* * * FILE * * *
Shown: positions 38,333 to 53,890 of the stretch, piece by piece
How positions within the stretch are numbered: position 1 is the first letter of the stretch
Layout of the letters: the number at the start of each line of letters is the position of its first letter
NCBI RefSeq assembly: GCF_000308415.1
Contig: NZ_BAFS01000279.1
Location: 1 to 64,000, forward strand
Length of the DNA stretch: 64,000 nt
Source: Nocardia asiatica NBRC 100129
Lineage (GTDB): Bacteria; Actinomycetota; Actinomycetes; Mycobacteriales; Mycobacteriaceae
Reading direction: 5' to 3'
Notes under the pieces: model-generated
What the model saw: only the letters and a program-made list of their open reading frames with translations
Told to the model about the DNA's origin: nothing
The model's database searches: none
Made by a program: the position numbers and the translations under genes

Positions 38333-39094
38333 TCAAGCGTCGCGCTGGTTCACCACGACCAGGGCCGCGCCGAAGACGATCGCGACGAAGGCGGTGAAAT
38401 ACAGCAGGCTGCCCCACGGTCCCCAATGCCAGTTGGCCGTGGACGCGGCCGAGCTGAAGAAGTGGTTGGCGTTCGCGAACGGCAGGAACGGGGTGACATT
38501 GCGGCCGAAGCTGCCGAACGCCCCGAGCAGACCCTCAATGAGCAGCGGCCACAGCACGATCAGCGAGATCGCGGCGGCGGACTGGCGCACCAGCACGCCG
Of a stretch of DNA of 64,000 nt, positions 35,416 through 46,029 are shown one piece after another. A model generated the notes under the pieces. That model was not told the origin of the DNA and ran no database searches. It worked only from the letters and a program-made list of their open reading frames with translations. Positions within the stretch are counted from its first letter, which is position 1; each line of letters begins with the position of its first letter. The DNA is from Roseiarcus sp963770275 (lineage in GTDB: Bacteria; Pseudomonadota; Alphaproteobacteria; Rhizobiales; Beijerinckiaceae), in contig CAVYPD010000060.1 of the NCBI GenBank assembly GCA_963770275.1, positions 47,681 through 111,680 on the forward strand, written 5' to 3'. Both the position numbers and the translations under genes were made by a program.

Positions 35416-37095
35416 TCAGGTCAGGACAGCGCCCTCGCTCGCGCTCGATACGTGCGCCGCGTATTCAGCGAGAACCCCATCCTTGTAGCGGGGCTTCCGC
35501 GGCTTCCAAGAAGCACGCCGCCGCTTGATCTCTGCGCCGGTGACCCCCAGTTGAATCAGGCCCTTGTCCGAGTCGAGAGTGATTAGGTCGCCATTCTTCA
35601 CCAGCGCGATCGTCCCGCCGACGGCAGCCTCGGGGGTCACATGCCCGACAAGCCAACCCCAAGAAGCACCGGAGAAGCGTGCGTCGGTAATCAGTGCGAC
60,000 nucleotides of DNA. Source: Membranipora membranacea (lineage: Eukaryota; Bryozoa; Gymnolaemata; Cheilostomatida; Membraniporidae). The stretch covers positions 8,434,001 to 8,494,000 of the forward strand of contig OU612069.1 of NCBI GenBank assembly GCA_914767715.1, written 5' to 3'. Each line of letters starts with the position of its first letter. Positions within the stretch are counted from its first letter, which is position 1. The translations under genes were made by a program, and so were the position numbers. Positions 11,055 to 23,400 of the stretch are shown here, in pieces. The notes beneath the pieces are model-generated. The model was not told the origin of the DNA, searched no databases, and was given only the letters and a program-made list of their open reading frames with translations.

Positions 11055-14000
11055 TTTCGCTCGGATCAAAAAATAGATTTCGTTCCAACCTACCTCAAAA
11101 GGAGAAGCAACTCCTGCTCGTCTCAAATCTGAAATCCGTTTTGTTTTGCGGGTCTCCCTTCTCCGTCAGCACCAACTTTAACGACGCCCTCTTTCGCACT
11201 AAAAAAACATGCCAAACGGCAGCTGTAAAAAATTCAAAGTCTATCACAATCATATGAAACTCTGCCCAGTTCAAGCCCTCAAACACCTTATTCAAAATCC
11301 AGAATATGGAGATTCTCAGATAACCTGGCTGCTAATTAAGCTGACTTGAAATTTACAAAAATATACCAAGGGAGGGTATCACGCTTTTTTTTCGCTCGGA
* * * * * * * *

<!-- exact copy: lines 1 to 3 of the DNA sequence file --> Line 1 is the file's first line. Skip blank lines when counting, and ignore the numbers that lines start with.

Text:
Shown: positions 38,333 to 53,890 of the stretch, piece by piece
How positions within the stretch are numbered: position 1 is the first letter of the stretch
Layout of the letters: the number at the start of each line of letters is the position of its first letter